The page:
Our method is to compute the between-groups component of Theil’s T statistic across provincesector cells for both Russia and China. Theil’s T is a very simple measure of inequality, relying only on two bits of information about each cell: its weight in total population (or employment), and the ratio of average income within the cell to average income in the country as a whole. The properties of Theil’s T have been explored in detail elsewhere (Conceição and Galbraith 2000; Conceição, Galbraith and Bradford 2001); suffice to say they are highly attractive for this type of calculation; in particular we have found that changes in the betweengroups component of a distribution are usually a very robust instrument for changes in the underlying distribution. It is also possible to look directly at the contribution to inequality of each cell, sector or province, and to gauge the change in that contribution from year to year.
A simple way to present the information is with a stacked bar graph, showing the contribution of each sector and region to inequality in each year. Figures 1 and 2 capture the increasing weight of finance, energy (1) and transportation in the increasingly deregulated economies of both countries. Sectors with average incomes below the national average contribute negative quantities to the Theil index, and so the graphs also show the deteriorating positions of agriculture and services. Figures 3 and 4 show how, in both countries, much of the increase in regional inequality owes to the relative rise of just three regions: the city of Moscow and the oil and gas districts of Tiumen and Khanty-Mansy in Russia, and the province of Guangdong alongside the municipalities of Beijing and Shanghai in China.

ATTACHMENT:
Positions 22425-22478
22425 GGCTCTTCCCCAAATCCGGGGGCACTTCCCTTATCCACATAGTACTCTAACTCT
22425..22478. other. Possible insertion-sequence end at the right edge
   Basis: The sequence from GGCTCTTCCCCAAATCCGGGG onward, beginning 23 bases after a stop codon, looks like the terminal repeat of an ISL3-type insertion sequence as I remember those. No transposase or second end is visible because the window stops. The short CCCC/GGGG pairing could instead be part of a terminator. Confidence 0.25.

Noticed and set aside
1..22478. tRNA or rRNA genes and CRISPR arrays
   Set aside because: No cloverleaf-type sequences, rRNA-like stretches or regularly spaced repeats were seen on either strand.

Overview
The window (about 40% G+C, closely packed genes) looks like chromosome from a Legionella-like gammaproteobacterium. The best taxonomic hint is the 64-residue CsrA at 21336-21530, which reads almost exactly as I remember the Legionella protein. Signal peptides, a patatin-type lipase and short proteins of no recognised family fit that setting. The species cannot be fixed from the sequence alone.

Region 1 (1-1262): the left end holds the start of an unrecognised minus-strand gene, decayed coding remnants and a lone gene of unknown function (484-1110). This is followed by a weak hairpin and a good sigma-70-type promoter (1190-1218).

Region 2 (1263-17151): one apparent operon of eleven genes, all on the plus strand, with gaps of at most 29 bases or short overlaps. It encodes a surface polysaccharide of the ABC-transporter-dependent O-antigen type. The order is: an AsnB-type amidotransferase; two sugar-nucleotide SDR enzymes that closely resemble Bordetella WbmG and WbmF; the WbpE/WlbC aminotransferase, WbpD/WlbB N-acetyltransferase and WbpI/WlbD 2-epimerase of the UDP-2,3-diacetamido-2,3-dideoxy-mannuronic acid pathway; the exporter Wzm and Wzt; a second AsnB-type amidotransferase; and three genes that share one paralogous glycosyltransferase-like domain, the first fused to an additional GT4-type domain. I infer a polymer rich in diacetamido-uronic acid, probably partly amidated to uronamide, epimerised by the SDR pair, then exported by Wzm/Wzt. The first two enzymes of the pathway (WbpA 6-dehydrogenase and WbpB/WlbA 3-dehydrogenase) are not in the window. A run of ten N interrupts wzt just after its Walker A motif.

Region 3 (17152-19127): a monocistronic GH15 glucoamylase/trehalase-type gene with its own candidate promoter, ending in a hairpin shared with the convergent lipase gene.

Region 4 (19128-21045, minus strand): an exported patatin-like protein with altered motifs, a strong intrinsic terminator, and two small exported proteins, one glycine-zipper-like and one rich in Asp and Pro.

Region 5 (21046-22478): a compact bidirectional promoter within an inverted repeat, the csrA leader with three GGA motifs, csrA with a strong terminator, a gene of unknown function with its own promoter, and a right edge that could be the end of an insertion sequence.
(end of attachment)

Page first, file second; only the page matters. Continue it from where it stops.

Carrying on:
Maps provide a useful way to visualize the spatial redistribution of wealth. In figures 5 and 6, the regional Theil elements are arrayed in a colour scheme. Regions are divided into ten groups. The highest values, representing high shares of total income, are shown in red, with a shading to yellow for the second and third groups. Intermediate deciles, whose contribution to inequality is slight either because they have low population shares or incomes close to the national average, are shown in green. Blues indicate those regions with below average incomes and significant population shares: they are the centers of relative poverty. The colour schemes thus show the pattern of regional polarization that emerged in the period of transition and economic reform. (2) In both cases, a similar map made with data from ten or fifteen years earlier would not show the dramatic pattern of regional income polarization that presently exists.